In 2018, a majority of millennials said boomers had ‘made things worse’ for their generation. They tried to liberate us, and instead of freedom they left behind chaos.
In all fields touched by the six boomers profiled here---technology, entertainment, economics, academia, politics, law---what they passed on to their children was worse than what they inherited.
Andrews is senior editor at The American Conservative, and her book is a jeremiad, with the flavour of Old Testament divine justice, a call for owning up to one’s sins. The sins are many and the style is refreshingly unapologetically angry. The boomers should not be allowed to shuffle off the world stage until they have been made to regret their actions… In a just world there would be cosmic retribution for taking Jobs’s life’s work and turning it to the most boomerish purposes imaginable.
Andrews makes the telling point that the outsize size of post-WWII population growth meant that the boomers (born 1945--1964, today's 57--76 year olds) dwarfed and still dwarf all other population groups (voting bloc, ad demographic, books, cars, entertainment). And their entrenched position gives them the advantage of already being entrenched. It’s not so much a series of generations, but one big generation moving from one phase of life to the next, dragging the rest of us with it. Virtually all positions of control, political, economic, cultural, are held by boomers. Can we be brought to account (I'm born in 1951) before we die blissful but corrupt?
Even the successes touted -- ending the Vietnam war, civil rights, welfare, environment -- look dubious in retrospect. The massive protests of the 60s--70s had no real effect on the war, which carried on gruesomely much like Afghanistan today, killing millions and destroying Cambodia even as troops came back in shameful retreat. Civil rights reforms barely scratched the surface of entrenched racism, boomer Clinton presided over the dismantling of welfare and the selling out of the working class with NAFTA and off-shoring of production and profits. Mother Earth is going to hell in a hand basket.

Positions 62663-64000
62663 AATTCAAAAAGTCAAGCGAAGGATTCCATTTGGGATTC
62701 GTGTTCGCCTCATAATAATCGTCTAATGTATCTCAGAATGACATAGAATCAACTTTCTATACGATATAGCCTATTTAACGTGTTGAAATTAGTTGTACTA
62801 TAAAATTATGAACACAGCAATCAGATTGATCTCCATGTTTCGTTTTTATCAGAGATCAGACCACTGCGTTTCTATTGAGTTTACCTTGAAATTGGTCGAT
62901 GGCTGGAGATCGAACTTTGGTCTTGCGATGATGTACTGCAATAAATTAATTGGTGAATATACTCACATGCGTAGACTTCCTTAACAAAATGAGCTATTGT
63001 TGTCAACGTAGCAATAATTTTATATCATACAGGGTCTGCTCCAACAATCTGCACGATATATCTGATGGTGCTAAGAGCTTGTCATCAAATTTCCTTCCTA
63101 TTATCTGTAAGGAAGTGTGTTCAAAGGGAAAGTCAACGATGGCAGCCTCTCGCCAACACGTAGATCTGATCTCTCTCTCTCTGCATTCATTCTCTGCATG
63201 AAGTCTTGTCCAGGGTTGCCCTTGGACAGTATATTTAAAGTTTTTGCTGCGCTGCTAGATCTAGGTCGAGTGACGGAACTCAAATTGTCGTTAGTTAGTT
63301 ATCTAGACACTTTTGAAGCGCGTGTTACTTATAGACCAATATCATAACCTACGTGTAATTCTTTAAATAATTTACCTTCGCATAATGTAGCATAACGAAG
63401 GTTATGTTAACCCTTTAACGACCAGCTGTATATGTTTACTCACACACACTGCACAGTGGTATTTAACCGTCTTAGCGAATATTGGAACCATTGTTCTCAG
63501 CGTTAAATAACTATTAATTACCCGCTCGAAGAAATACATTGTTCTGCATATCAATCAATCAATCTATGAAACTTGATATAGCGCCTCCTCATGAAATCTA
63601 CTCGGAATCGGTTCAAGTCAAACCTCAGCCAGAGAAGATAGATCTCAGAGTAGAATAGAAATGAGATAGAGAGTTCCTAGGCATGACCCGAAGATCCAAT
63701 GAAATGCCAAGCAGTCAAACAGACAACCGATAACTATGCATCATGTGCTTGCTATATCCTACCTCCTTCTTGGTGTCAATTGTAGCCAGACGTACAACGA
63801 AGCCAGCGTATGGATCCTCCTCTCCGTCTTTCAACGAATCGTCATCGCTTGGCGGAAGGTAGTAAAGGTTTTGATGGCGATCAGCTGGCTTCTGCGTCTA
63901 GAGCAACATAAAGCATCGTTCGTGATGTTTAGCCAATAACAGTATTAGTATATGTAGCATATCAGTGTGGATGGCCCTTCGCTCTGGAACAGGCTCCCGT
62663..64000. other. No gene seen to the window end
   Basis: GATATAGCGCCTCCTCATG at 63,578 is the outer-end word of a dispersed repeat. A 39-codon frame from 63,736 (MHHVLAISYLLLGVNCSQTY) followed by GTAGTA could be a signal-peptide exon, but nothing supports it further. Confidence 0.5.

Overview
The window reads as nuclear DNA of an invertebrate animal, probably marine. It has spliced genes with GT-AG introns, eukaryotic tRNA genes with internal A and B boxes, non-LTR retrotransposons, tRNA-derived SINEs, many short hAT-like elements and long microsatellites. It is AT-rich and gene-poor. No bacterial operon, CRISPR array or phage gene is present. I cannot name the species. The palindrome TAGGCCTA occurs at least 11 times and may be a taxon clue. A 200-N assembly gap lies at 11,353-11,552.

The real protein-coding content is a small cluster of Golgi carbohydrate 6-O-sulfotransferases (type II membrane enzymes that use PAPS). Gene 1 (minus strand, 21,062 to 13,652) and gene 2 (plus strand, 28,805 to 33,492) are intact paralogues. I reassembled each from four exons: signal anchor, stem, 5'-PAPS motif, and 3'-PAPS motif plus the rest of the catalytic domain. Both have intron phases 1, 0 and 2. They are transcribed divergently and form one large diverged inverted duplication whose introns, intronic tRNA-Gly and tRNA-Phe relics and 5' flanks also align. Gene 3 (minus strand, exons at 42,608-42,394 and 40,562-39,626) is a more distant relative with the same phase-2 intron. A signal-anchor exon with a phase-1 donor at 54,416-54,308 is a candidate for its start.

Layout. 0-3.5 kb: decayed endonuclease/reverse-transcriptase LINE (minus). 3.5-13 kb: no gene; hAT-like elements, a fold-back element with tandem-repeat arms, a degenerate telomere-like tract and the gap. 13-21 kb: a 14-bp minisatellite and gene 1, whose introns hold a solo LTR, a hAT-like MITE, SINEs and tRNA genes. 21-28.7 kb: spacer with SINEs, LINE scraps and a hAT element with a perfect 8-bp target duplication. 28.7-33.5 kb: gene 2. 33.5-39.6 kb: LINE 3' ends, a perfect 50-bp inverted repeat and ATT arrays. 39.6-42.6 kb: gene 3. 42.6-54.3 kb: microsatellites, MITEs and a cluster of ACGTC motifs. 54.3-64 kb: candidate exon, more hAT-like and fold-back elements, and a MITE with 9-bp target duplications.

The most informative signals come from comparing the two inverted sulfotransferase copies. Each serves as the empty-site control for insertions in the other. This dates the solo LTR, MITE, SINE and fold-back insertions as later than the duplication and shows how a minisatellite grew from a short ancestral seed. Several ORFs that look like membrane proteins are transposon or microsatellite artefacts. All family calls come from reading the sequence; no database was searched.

The peace and environmental movements remains alive, but earlier generations were just as articulate about both, and similarly ineffectual. Nonetheless, they remain as pillars of any movement forward, and the boomers played their roles, good and bad. Good intentions don't always lead to hell. As a boomer, I resent being lumped together with ineffectual, lazy, corrupt, misguided, etc.
So there is lots of bile here from a post-boomer, but there’s no question that that our generation has a lot to account for, now that we are approaching Judgment Day ourselves, even as our world collapses in slow motion around us. Andrews marshals her stats (lots of fascinating details), and shows how the past 76 years have seen dramatic changes, with boomers centrestage. McLuhan’s global village with its mass TV/film culture is every bit as revolutionary as Gutenberg’s printing press, and, as with the printing press (and all technology), the good comes with the bad.
It’s not so much that boomers intended all this, or intended better but failed, but rather that the system itself produced the negative result, that the wars and baby boom after WWII were the (il)logical workings of the system, and that attempts to avert the disaster we see today were too little, too late to prevent it. There is little 'free will' at the best of times, and that approaches zero under capitalism. (It's the economy, stupid!)
Andrews finds an intriguing parallel with her selection of ‘eminent boomers’: Lytton Strachey’s Eminent Victorians, published in 1918, as Britons looked back in horror at what they had done in the past 4 years of gruesome murder, and wanted to know who to blame. Strachey chose three men and a woman who had until then been regarded as heroes, who all exposed or were instrumental in the failings of Victorian society. His icons were religious (Cardinal Manning), educational (Thomas Arnold), health (Florence Nightingale) and military (Charles Gordon). While Manning represents a turn against the imperialism of Victoria times, the others were immersed in it, even the Lady with the Lamp contributed to the nightmare of WWI (by saving lives to be sent back until death/ mutilation). These ‘elegant, energetic character assassinations destroyed for ever the pretensions of the Victorian age to moral supremacy.’i